Seattle company buys Seward seafood plant from Ward Cove

Expansion planned for value-added products

Posted: Wednesday, February 26, 2003

ANCHORAGE - A Seattle-based company has purchased a processing plant in Seward from Wards Cove Packing Co., which is leaving the salmon business.

Smoki Foods Inc. will hit the ground running as the Resurrection Bay Seafoods plant gears up for the halibut season that opens Saturday, said Rodger May, co-owner of the company with his wife, Lisa May.

"We're hoping to get out 250,000 to 300,000 pounds in the first four days," May said.

Management of the Seward plant, which employs about 35, won't change, he said.

In the future, the company is hoping to expand the Seward operation beyond processing halibut and black cod to pink salmon and other value-added operations, May said. He figures the plant's location, just two hours by road from Anchorage and its airport, are a big plus.

Smoki Foods started in 1994 and the main plant is right around the corner from the Seattle-Tacoma International Airport, May said. The company also operates a plant at Port Simpson, British Columbia, just north of Prince Rupert. Each plant employs about 100 workers, May said.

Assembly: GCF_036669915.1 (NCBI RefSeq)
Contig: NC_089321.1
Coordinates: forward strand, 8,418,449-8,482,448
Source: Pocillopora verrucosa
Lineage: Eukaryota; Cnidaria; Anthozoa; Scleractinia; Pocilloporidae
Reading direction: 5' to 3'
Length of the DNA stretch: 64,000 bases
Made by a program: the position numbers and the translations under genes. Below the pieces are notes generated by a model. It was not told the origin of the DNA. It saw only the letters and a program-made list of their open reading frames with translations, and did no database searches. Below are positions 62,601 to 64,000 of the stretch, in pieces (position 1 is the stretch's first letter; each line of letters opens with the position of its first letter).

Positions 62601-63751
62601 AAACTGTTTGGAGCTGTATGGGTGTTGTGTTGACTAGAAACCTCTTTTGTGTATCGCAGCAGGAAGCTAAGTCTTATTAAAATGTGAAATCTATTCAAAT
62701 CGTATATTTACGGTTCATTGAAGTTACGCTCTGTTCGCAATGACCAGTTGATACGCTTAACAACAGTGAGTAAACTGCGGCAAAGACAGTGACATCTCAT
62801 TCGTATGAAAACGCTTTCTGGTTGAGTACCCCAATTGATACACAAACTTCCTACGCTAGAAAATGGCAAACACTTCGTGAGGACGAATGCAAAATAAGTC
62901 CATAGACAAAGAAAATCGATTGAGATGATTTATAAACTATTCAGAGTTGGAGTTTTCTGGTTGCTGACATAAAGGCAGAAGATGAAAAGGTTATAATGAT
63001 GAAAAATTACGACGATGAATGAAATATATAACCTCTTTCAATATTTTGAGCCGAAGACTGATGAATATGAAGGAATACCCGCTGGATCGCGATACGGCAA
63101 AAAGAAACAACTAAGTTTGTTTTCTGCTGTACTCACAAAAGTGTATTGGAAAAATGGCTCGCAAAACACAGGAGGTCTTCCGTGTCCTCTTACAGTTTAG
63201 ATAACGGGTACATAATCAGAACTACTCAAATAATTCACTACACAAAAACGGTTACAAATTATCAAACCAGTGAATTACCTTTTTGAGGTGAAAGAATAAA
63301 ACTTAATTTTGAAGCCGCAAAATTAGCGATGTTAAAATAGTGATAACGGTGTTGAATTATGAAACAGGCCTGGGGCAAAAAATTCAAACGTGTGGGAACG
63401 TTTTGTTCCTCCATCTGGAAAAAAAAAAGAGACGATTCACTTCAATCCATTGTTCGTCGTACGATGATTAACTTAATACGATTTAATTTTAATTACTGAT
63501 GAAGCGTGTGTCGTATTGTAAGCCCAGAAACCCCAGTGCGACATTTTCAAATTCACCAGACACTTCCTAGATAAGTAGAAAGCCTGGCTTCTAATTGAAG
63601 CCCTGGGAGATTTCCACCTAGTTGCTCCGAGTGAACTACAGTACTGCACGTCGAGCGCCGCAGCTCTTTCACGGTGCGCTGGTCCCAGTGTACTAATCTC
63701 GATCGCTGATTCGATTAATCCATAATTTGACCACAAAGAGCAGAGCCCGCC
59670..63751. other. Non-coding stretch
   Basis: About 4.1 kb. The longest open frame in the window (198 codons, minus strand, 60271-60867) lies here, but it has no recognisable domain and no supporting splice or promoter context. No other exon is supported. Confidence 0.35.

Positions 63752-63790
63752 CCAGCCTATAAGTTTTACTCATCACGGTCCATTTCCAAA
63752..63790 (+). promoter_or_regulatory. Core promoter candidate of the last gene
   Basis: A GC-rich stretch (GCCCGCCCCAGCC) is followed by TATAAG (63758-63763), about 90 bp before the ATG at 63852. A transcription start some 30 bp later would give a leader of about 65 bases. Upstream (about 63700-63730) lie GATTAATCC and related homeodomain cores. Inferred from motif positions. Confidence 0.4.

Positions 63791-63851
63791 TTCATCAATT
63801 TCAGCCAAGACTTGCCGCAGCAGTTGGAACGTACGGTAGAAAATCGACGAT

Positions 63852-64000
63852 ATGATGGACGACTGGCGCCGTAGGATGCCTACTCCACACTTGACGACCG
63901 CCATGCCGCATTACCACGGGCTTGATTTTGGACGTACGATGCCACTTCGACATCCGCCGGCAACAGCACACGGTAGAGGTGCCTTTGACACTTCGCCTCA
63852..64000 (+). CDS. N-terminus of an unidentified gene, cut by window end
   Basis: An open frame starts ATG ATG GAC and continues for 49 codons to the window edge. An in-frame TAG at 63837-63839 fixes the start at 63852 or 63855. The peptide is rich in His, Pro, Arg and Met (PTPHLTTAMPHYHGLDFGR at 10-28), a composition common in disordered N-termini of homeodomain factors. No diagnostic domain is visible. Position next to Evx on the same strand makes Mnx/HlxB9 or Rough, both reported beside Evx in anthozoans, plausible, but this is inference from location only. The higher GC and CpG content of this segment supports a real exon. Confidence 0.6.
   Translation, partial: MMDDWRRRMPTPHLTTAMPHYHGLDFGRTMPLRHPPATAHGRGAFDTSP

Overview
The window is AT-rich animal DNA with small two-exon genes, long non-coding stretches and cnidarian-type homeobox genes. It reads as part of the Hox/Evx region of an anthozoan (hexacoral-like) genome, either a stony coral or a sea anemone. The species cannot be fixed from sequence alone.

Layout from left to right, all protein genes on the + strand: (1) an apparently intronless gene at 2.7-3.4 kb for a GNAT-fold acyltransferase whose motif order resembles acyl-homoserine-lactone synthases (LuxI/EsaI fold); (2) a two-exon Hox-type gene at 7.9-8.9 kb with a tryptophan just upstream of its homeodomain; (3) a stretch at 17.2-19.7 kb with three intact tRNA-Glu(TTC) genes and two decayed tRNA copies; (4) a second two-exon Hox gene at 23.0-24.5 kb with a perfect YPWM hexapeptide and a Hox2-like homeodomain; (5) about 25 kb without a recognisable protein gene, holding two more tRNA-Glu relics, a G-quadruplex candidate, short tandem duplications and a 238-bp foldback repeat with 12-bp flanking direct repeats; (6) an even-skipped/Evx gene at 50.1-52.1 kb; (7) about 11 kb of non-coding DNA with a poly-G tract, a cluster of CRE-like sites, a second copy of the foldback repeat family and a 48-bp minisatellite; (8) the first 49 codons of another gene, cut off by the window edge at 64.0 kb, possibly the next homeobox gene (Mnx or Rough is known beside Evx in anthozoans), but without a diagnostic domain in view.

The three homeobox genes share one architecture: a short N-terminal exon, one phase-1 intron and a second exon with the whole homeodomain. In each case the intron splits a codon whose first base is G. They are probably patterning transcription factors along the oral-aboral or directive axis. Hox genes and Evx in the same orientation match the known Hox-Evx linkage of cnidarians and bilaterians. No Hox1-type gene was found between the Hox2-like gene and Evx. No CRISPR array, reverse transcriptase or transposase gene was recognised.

Smoki Foods processes 30 million to 35 million pounds of fish a year, with about 15 million pounds coming from Alaska, according to May.

He estimates the company sells 60 to 70 percent of its product fresh.

"We've got a very stable customer base, largely composed of national retailers," May said. He said the company also is adding one of the largest cold storage facilities in Seattle to its operation.

In addition to the U.S. market, Smoki Foods exports to Canada, Asian and Europe, said Patrick Ryland, logistics and export manager for the company. The company buys some farmed fish from Chile, as well as Alaska, West Coast and Canadian salmon, halibut and black cod, he said.

Wards Cove, one of the state's big fish-processing companies, shocked the industry in December when it announced it was getting out of the salmon business after several years of losses.

The company last week announced it would sell the former E.C. Phillips plant in Ketchikan and associated facilities in Craig to Cliff Phillips, son of the company namesake, and associates.

Wards Cove is negotiating with a number of other potential buyers for its Alaska salmon plants, company chairman Alec W. Brindle said.

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